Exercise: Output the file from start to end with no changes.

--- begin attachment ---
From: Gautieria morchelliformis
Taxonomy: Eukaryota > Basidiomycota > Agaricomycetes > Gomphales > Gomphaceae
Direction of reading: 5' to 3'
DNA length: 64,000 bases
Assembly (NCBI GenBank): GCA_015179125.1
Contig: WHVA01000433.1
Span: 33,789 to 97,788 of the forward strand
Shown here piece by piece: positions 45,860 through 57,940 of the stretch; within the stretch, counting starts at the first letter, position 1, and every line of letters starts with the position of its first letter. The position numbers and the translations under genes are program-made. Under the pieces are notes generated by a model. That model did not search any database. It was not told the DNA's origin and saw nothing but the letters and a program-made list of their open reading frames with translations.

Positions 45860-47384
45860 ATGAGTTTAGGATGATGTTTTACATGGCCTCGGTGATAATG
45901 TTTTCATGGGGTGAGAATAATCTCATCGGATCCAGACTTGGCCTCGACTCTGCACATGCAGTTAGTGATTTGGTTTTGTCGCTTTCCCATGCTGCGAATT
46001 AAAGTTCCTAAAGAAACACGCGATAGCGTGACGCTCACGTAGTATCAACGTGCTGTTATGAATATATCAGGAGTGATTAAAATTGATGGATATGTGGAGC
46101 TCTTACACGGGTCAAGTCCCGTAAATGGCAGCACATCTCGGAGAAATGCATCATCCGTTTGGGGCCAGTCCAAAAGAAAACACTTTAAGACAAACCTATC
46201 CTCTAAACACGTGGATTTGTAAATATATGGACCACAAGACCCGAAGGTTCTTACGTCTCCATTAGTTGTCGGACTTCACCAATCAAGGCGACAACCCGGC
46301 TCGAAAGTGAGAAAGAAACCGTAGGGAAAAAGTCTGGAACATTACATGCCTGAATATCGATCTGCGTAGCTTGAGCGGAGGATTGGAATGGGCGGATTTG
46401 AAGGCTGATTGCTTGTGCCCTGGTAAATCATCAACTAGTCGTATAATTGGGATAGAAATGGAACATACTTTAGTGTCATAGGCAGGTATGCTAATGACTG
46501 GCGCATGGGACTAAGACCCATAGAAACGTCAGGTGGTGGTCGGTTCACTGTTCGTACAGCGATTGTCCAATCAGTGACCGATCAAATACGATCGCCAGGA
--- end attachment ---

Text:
From: Gautieria morchelliformis
Taxonomy: Eukaryota > Basidiomycota > Agaricomycetes > Gomphales > Gomphaceae
Direction of reading: 5' to 3'
DNA length: 64,000 bases
Assembly (NCBI GenBank): GCA_015179125.1
Contig: WHVA01000433.1
Span: 33,789 to 97,788 of the forward strand
Shown here piece by piece: positions 45,860 through 57,940 of the stretch; within the stretch, counting starts at the first letter, position 1, and every line of letters starts with the position of its first letter. The position numbers and the translations under genes are program-made. Under the pieces are notes generated by a model. That model did not search any database. It was not told the DNA's origin and saw nothing but the letters and a program-made list of their open reading frames with translations.

Positions 45860-47384
45860 ATGAGTTTAGGATGATGTTTTACATGGCCTCGGTGATAATG
45901 TTTTCATGGGGTGAGAATAATCTCATCGGATCCAGACTTGGCCTCGACTCTGCACATGCAGTTAGTGATTTGGTTTTGTCGCTTTCCCATGCTGCGAATT
46001 AAAGTTCCTAAAGAAACACGCGATAGCGTGACGCTCACGTAGTATCAACGTGCTGTTATGAATATATCAGGAGTGATTAAAATTGATGGATATGTGGAGC
46101 TCTTACACGGGTCAAGTCCCGTAAATGGCAGCACATCTCGGAGAAATGCATCATCCGTTTGGGGCCAGTCCAAAAGAAAACACTTTAAGACAAACCTATC
46201 CTCTAAACACGTGGATTTGTAAATATATGGACCACAAGACCCGAAGGTTCTTACGTCTCCATTAGTTGTCGGACTTCACCAATCAAGGCGACAACCCGGC
46301 TCGAAAGTGAGAAAGAAACCGTAGGGAAAAAGTCTGGAACATTACATGCCTGAATATCGATCTGCGTAGCTTGAGCGGAGGATTGGAATGGGCGGATTTG
46401 AAGGCTGATTGCTTGTGCCCTGGTAAATCATCAACTAGTCGTATAATTGGGATAGAAATGGAACATACTTTAGTGTCATAGGCAGGTATGCTAATGACTG
46501 GCGCATGGGACTAAGACCCATAGAAACGTCAGGTGGTGGTCGGTTCACTGTTCGTACAGCGATTGTCCAATCAGTGACCGATCAAATACGATCGCCAGGA